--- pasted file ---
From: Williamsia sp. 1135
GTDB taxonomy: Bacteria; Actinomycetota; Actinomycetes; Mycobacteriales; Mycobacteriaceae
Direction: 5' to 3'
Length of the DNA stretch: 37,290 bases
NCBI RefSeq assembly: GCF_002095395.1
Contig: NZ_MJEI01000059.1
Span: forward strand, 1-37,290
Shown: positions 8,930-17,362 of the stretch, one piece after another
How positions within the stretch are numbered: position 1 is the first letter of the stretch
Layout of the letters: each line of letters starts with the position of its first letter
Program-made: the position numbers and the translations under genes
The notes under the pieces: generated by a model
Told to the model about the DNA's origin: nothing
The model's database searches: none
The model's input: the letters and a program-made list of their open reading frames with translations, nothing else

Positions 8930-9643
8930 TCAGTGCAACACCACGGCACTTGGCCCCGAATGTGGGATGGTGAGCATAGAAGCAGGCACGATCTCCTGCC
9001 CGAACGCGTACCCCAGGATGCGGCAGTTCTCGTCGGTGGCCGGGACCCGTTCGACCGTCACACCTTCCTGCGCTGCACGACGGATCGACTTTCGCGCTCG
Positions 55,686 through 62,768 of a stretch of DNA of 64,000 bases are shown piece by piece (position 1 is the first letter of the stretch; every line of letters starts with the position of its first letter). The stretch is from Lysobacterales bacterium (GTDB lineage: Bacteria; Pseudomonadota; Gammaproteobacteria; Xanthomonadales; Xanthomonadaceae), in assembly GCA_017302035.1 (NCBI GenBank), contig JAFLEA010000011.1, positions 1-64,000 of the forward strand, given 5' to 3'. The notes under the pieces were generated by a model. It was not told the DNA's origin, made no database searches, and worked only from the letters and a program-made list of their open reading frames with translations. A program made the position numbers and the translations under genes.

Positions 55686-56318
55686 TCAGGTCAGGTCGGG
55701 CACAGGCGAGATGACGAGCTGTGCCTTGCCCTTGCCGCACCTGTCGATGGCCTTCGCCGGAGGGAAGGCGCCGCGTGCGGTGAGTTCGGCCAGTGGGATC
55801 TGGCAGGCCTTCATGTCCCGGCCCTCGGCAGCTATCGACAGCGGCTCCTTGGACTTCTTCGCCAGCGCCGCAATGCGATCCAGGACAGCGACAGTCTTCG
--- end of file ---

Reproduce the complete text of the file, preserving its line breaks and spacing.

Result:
From: Williamsia sp. 1135
GTDB taxonomy: Bacteria; Actinomycetota; Actinomycetes; Mycobacteriales; Mycobacteriaceae
Direction: 5' to 3'
Length of the DNA stretch: 37,290 bases
NCBI RefSeq assembly: GCF_002095395.1
Contig: NZ_MJEI01000059.1
Span: forward strand, 1-37,290
Shown: positions 8,930-17,362 of the stretch, one piece after another
How positions within the stretch are numbered: position 1 is the first letter of the stretch
Layout of the letters: each line of letters starts with the position of its first letter
Program-made: the position numbers and the translations under genes
The notes under the pieces: generated by a model
Told to the model about the DNA's origin: nothing
The model's database searches: none
The model's input: the letters and a program-made list of their open reading frames with translations, nothing else

Positions 8930-9643
8930 TCAGTGCAACACCACGGCACTTGGCCCCGAATGTGGGATGGTGAGCATAGAAGCAGGCACGATCTCCTGCC
9001 CGAACGCGTACCCCAGGATGCGGCAGTTCTCGTCGGTGGCCGGGACCCGTTCGACCGTCACACCTTCCTGCGCTGCACGACGGATCGACTTTCGCGCTCG
Positions 55,686 through 62,768 of a stretch of DNA of 64,000 bases are shown piece by piece (position 1 is the first letter of the stretch; every line of letters starts with the position of its first letter). The stretch is from Lysobacterales bacterium (GTDB lineage: Bacteria; Pseudomonadota; Gammaproteobacteria; Xanthomonadales; Xanthomonadaceae), in assembly GCA_017302035.1 (NCBI GenBank), contig JAFLEA010000011.1, positions 1-64,000 of the forward strand, given 5' to 3'. The notes under the pieces were generated by a model. It was not told the DNA's origin, made no database searches, and worked only from the letters and a program-made list of their open reading frames with translations. A program made the position numbers and the translations under genes.

Positions 55686-56318
55686 TCAGGTCAGGTCGGG
55701 CACAGGCGAGATGACGAGCTGTGCCTTGCCCTTGCCGCACCTGTCGATGGCCTTCGCCGGAGGGAAGGCGCCGCGTGCGGTGAGTTCGGCCAGTGGGATC
55801 TGGCAGGCCTTCATGTCCCGGCCCTCGGCAGCTATCGACAGCGGCTCCTTGGACTTCTTCGCCAGCGCCGCAATGCGATCCAGGACAGCGACAGTCTTCG